Of course you could probably find all this out by exploring the brand website but it’s much more interesting to see what else might come through when I take a sip or two. So enjoying the first sip I immediately notice that there is a pleasant sweetness to the liquid with some very subtle bitter notes coming through after a moment or two.
The first flavours are those reflected in the aroma: pine and lemon peel, thyme and nutmeg, but as these fade, I also pick up cinnamon or cassia bark. There’s pepper corn, and a flavour that makes me thing of dried berries, and as these give way, I pick up floral notes that are more on the breath than the tongue. The last flavours that linger remind me of fresh herbs and flowers; an almost green flavour of basil, along with light violet and honeysuckle. All in all it’s a marvellous journey through flavours and aromas and I hope that when I explore the actual botanicals used I will find that much of what I’ve identified will be in the mix.
Looking at the Monkey 47 website I soon learn that while many of the botanicals I picked up are there, there are also a lot of ingredients that I didn’t pick out. That’s the beauty of tasting spirits; everyone has a different sense of taste and smell as well as a different bank of memories associated with individual flavours and scents. It’s this inner catalogue of aromas that help us to actually put scent and taste into words and communicate the experience to others, and so this is the language we must learn if we are to be proficient in tasting spirits.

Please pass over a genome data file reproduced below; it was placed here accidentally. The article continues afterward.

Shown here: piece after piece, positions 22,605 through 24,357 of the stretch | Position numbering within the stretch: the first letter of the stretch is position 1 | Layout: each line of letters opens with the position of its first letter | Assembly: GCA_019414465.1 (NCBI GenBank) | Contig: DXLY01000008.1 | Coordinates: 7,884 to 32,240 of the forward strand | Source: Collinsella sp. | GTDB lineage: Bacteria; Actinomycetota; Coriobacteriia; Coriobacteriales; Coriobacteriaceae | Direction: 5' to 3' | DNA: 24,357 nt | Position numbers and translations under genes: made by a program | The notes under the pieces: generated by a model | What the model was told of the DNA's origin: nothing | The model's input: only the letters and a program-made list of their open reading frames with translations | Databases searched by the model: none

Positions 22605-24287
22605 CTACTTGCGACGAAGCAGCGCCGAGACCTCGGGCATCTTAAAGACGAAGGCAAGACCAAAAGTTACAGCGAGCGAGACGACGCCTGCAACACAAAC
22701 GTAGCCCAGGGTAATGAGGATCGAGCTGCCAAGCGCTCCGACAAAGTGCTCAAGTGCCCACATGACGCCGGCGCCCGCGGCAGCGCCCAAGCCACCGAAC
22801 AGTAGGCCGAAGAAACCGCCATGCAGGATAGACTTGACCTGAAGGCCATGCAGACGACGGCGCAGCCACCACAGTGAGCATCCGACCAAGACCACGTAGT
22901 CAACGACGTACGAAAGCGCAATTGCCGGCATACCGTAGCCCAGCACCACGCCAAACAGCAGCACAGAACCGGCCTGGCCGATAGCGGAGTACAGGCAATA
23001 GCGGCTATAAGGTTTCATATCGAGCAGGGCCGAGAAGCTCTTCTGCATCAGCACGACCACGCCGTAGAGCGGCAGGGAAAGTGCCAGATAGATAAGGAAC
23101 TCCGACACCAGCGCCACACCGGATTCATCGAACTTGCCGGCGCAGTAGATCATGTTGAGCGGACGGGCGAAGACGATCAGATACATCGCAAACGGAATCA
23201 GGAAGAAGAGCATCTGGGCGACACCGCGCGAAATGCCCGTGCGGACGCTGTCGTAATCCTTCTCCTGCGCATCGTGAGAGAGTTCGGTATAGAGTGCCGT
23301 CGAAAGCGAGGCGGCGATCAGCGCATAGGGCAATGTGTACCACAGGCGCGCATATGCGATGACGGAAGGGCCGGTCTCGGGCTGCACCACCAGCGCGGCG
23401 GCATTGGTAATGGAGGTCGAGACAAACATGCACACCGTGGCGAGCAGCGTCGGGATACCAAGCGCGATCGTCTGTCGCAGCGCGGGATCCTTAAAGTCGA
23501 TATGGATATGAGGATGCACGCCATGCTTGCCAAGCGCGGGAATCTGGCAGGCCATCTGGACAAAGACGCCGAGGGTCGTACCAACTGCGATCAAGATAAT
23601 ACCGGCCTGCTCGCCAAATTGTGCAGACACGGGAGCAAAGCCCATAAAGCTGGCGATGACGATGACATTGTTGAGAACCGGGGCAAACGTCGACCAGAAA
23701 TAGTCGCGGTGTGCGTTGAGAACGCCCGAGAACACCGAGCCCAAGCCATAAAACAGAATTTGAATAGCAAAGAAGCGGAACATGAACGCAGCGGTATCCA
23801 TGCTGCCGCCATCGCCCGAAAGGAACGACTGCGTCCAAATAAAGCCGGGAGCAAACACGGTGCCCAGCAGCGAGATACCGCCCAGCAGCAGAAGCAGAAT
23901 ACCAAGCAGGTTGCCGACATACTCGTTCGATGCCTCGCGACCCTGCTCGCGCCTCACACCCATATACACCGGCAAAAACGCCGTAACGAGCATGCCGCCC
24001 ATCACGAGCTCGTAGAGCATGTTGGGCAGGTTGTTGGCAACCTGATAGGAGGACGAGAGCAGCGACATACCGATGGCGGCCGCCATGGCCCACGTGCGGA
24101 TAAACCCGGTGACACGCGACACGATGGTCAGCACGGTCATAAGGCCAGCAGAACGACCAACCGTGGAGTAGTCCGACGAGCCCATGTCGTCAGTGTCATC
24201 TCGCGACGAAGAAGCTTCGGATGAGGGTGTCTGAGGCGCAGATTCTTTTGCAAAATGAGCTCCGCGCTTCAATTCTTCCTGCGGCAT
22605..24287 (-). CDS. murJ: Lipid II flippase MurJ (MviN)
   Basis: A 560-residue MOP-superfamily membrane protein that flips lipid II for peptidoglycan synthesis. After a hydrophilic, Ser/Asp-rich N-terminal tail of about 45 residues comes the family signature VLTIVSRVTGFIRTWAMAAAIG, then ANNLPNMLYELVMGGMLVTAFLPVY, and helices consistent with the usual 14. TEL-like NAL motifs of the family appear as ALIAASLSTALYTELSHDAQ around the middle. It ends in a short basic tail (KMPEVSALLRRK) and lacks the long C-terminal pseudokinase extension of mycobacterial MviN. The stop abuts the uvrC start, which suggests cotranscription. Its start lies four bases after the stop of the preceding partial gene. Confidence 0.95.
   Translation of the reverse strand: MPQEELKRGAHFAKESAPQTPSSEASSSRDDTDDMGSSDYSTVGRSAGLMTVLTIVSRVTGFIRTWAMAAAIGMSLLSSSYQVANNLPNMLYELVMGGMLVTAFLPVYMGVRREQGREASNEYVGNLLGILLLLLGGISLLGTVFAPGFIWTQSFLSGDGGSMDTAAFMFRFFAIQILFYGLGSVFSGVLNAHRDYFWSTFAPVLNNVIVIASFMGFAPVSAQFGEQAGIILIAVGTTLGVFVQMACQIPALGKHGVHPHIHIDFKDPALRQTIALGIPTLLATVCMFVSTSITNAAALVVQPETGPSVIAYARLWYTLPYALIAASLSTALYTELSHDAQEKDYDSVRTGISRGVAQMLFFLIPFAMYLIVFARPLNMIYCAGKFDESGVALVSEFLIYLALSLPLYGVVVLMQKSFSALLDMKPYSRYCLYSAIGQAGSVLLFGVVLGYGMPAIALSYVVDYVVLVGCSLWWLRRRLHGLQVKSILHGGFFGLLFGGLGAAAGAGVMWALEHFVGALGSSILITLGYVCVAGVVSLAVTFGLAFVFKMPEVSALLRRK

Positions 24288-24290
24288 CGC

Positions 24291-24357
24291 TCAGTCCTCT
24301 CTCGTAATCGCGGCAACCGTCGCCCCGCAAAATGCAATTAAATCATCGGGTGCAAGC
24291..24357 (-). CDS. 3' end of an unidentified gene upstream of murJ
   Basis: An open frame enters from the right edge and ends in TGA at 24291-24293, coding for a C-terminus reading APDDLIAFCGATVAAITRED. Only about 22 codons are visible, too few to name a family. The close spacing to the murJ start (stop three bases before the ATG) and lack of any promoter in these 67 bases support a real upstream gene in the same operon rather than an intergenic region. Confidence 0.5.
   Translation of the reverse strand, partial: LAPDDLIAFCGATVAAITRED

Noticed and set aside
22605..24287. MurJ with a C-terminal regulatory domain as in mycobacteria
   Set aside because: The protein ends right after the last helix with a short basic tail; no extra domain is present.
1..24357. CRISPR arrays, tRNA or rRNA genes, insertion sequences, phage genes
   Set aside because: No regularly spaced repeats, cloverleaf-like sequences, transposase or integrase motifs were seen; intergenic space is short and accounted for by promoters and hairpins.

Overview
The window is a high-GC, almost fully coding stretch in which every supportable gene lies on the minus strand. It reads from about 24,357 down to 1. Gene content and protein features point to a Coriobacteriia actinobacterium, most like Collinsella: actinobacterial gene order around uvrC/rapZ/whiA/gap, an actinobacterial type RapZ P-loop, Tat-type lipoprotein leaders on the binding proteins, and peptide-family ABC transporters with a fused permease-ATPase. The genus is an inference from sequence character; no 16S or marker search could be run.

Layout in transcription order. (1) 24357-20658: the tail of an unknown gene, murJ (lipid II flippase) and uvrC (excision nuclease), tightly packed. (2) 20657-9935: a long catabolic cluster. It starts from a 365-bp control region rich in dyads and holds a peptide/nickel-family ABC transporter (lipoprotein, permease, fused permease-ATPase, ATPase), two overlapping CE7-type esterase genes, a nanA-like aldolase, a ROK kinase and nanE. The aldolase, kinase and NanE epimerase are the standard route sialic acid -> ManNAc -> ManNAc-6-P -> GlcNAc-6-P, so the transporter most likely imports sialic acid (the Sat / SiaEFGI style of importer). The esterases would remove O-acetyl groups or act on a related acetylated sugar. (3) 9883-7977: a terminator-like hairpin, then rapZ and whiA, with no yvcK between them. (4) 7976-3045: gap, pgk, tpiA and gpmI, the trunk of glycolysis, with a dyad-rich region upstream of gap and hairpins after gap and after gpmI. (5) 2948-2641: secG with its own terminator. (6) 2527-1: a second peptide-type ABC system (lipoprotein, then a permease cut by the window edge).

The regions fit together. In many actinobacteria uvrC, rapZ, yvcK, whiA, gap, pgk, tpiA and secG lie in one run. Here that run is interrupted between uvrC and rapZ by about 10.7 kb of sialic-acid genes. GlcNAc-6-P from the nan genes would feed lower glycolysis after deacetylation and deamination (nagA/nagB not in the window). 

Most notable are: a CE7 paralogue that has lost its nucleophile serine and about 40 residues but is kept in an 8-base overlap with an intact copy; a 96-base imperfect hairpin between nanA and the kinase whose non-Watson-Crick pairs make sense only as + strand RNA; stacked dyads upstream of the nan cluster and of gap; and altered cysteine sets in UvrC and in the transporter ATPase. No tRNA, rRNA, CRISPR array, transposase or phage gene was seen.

To be good at communicating in the language of spirits you have to have experienced a wide variety of flavours and aromas, so that you have a ‘library’ to draw on. I picked out honeysuckle as one of the botanicals because something I smelled and tasted in Monkey 47 reminded me of being young and playing in the garden at my Grandmother’s house. It sounds silly, but I made that emotional connection before I could actually pick out what it was that I was smelling. As soon as you enable yourself to experiencing the aromas and flavours with an open mind, you start being able to pick out individual characteristics from a very complex liquid.
While tasting Gin offers you a chance to test yourself against a known set of flavours and aromas which you can trace back to the ingredients used to make it, dark spirits can offer much more of a challenge. A lot of the flavour and aroma found in an aged spirit comes from its time spent aging in wooden barrels, and the way in which the spirit changes during this process. How long the spirit has spent in the barrel, what sort of wood was used, and whether the barrel was new or had been used before, all play a big part in the final character of the spirit. Add to this the unique properties of the liquid before it had even started aging and as you can see there are a lot of elements to consider.